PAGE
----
Integrated backscatter as a fibrosis marker in the metabolic syndrome: association with biochemical evidence of fibrosis and left ventricular dysfunction Academic Article uri icon

abstract

  • Myocardial fibrosis is an important contributor to heterogeneity of left ventricular (LV) dysfunction in the metabolic syndrome (MS). Comparison of strain with calibrated integrated backscatter (cIB) and serological fibrosis markers could provide a means to understand the association of cardiac function with markers of fibrosis.We studied 172 patients with MS (age 50 ± 13 years) and 61 healthy controls in a prospective, cross-sectional study. Echocardiographic evaluation included myocardial velocities and deformation, and calibrated cIB. Procollagen type III amino-terminal propeptide (PIIINP) and procollagen type I carboxy-terminal propeptide (PICP) were measured from serum. MS patients demonstrated LV systolic and diastolic function, and myocardial echodensity disturbances, as well as elevated serum PIIINP and PICP levels. For most functional variables, calibrated cIB in the basal septum was the strongest determinant of impaired LV performance, independent of higher procollagen levels, LV mass index, age, body mass index, creatinine level, and C-reactive protein. Patients with increased abdominal fat deposit (assessed by the waist-to-hip ratio) presented higher levels of procollagen peptides and septal calibrated cIB, and with more profound LV dysfunction as indicated by lower myocardial deformation and early diastolic velocity, and higher E/e'.Myocardial echodensity is a stronger correlate of LV systolic and diastolic dysfunction in MS, than circulating procollagen peptides. Both fibrosis and LV function abnormalities are increased at a higher waist-to-hip ratio, which might provide a rationale for the implementation of intensified therapy in this subset of patients.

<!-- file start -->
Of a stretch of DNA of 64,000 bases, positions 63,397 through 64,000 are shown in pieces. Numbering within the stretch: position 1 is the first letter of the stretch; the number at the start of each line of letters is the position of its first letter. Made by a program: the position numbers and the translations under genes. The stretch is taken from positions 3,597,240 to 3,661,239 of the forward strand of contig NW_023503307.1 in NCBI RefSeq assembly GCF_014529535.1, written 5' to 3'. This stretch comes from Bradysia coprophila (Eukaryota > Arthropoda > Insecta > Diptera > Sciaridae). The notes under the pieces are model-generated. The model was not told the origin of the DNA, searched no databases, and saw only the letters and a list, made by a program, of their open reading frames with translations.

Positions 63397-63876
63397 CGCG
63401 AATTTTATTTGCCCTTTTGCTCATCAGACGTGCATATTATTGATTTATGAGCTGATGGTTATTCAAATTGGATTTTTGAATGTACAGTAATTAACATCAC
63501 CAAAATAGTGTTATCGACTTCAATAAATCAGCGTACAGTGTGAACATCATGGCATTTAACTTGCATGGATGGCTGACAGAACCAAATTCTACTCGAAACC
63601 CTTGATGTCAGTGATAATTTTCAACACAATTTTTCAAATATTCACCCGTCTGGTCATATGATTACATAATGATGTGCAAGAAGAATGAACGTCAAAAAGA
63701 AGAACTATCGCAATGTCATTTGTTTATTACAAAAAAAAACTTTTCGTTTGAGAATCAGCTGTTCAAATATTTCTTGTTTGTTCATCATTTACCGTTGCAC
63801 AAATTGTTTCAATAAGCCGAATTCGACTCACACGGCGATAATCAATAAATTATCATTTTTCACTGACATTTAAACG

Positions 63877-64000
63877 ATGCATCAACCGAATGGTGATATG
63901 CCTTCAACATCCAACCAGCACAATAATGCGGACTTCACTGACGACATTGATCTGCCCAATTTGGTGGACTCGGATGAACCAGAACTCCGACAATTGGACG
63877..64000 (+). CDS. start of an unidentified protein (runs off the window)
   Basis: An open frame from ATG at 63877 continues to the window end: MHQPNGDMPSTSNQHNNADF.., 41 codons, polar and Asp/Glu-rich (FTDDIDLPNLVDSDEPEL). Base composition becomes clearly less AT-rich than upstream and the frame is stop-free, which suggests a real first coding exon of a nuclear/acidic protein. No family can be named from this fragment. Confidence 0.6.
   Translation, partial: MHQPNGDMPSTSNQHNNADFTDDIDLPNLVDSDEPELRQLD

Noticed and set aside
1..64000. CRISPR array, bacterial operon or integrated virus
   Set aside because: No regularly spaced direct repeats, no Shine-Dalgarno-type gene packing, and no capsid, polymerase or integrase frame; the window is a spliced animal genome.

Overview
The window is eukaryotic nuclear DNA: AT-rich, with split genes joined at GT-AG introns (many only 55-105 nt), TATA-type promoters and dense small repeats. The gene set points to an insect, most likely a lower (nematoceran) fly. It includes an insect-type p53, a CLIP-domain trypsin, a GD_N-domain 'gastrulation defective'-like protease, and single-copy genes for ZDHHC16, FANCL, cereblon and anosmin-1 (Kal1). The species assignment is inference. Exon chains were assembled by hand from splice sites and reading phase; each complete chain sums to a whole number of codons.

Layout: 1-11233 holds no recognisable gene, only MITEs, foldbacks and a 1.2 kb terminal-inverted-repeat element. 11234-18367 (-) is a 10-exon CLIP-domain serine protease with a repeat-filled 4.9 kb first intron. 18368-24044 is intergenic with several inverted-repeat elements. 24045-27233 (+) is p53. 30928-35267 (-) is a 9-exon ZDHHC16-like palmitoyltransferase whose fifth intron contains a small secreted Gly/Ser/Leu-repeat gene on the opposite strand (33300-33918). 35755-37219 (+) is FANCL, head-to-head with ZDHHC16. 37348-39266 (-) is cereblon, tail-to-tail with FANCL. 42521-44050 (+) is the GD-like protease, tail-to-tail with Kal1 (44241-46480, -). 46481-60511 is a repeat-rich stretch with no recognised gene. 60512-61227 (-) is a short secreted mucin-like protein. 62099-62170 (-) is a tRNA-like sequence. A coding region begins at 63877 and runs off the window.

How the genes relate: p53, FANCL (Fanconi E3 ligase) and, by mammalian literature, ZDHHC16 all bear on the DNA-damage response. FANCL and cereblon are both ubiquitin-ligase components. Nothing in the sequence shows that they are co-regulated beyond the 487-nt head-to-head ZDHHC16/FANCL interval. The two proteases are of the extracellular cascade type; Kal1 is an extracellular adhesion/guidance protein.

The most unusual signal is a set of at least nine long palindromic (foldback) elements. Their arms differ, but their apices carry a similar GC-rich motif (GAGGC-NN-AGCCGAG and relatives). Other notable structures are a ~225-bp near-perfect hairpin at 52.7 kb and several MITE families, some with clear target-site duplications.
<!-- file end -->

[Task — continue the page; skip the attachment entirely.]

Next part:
authors

  • Kosmala, W
  • Przewlocka-Kosmala, M
  • Wojnalowicz, A
  • Mysiak, A
  • Marwick, TH

publication date

  • June 1, 2012

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